“The only scrivener's office Mangan ever wrote in, was Kenrick's of York Street, where he served his apprenticeship. Two of young men with whom he was associated, in fact writing at the same desk with him, are now Roman Catholic Bishops in America; and a third was the late Reverend Father Kenrick of Francis Street chapel.* Let me ask, is it within the bounds of probability that the 'disgusting obscenities and horrible blasphemies' alluded to, would form the current conversation of such men as these even in their youthful days ? His career in an attorney's office, as a scrivener, I have nothing to say to, but will shortly state where he went, and when lie first acquired a relish for spirituous liquors. On

*"D. C." imight have added, that the fourth was the inoffensive James Tighe.

leaving Kenricks, he went to a highly respectable solicitor, Mr. Franks, of Merion Square, with whom he remained some time. From thence he went to Mr. Leland of Fitzwillia:n Square, and remained with him and his successor, Mr. Murphy until 1836.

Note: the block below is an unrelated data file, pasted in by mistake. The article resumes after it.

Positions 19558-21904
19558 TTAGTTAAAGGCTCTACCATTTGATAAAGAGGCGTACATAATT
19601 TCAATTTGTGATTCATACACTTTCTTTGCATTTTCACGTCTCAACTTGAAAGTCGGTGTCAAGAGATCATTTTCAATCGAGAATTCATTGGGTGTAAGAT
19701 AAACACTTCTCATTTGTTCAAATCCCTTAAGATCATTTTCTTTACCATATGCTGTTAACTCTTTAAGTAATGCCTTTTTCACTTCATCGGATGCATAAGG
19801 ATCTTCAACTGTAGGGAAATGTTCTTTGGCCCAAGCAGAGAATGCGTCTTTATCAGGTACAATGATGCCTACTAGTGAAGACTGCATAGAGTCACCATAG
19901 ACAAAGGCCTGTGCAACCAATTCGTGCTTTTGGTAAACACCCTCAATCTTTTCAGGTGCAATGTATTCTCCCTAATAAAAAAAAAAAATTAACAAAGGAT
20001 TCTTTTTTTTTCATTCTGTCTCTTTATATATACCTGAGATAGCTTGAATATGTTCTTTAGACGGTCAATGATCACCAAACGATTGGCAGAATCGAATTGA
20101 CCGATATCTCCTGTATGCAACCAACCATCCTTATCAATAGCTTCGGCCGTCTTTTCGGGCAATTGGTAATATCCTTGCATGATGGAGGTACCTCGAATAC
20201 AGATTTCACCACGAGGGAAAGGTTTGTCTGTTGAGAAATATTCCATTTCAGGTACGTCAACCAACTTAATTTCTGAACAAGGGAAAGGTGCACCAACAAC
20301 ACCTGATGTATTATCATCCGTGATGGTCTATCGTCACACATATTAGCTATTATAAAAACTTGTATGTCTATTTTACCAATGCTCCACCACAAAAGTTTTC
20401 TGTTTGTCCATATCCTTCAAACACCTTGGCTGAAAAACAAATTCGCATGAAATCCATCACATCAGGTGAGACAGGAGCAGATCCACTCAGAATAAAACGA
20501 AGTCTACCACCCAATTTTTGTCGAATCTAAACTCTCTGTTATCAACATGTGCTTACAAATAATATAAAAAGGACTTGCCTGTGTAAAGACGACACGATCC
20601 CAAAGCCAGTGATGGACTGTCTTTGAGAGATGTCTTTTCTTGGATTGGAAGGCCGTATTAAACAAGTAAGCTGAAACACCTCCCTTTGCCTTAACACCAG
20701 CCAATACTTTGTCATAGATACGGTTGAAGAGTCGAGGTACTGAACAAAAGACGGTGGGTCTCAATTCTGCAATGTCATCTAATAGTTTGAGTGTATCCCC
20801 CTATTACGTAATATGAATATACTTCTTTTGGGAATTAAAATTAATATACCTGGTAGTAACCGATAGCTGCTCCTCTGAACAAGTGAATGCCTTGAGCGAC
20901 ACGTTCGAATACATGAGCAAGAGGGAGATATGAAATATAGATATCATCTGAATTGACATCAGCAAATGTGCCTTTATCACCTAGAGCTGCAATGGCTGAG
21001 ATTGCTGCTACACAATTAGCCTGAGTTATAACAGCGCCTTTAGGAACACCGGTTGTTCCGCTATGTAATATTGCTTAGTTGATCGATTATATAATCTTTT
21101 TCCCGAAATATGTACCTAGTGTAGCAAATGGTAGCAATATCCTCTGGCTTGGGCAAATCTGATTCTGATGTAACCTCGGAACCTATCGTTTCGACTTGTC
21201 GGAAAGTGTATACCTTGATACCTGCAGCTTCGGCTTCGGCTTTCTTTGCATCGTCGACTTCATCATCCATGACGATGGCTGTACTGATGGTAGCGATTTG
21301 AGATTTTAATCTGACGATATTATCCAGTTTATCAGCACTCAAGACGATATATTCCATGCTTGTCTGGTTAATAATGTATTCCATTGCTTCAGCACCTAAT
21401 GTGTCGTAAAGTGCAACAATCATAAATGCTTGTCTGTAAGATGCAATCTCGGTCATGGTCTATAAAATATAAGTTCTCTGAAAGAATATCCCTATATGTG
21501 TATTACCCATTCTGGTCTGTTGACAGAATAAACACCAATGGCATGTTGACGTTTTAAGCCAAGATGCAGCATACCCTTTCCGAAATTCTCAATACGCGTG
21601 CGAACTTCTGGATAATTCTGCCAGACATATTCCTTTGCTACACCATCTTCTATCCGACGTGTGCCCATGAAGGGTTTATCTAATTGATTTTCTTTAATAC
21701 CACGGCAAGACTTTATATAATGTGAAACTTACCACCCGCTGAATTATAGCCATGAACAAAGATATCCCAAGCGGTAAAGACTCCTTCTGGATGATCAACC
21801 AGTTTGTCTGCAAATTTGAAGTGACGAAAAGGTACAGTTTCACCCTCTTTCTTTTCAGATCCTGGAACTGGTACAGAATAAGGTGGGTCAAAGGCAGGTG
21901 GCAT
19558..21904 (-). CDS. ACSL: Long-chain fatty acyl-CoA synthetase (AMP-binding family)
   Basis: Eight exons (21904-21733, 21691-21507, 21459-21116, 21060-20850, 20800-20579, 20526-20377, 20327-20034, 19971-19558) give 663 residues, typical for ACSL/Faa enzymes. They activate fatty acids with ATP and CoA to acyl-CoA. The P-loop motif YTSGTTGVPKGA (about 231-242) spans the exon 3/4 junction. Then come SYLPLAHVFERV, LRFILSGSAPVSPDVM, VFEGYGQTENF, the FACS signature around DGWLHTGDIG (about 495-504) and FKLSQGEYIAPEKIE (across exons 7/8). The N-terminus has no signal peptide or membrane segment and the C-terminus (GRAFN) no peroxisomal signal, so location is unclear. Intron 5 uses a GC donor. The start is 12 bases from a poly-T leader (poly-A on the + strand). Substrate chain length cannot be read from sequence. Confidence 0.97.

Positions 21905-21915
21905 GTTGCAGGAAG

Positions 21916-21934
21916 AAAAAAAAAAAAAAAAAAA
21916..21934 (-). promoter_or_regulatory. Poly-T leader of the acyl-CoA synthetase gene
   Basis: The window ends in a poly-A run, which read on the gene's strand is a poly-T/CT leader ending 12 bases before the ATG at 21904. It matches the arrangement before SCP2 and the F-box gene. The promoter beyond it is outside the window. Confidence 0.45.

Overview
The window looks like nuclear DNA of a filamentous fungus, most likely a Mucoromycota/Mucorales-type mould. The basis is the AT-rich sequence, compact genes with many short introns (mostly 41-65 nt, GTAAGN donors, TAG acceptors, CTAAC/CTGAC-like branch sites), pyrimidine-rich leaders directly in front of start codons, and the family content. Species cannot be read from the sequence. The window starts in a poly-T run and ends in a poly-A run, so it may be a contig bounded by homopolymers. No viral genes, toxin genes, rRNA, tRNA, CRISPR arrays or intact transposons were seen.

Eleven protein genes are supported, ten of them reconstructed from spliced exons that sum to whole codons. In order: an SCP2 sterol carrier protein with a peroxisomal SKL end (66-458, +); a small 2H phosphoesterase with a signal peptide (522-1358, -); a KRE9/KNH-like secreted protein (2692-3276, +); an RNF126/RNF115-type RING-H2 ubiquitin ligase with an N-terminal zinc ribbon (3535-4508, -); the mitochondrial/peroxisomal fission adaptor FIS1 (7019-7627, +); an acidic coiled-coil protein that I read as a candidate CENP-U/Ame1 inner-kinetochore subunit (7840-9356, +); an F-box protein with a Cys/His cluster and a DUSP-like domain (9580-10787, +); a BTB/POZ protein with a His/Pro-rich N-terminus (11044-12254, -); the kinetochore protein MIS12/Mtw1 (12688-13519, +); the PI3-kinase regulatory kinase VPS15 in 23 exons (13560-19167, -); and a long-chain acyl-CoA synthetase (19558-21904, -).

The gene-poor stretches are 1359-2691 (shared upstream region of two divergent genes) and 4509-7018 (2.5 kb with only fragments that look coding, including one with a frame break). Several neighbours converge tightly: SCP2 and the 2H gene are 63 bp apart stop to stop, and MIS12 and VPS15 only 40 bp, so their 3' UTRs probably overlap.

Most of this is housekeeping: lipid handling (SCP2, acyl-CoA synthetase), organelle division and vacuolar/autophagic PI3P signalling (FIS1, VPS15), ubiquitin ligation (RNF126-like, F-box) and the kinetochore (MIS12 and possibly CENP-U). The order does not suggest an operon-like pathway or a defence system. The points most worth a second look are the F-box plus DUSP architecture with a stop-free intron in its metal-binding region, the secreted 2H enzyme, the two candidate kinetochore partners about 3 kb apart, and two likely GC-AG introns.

He left this gentleman for a situation in the Ordinance Office, and subsequently was employed in Trinity College Library. From his childhood until he entered the College, he never was known to take spirituous liquors of any description ; and it was there, and not in a scrivener's office where he first fell under its evil influence. I am acquainted with many creditable people who can vouch for the accuracy of this statement. To conclude, I have too much respect for the memory of Clarence Mangan as a literary man, to wish wantonly to cast a slur upon his character; and I wish to state that it is my firm conviction that this 'undoubtedly genuine autobiographical confession' is a forgery upon the man, and I know it to be a lie in itself.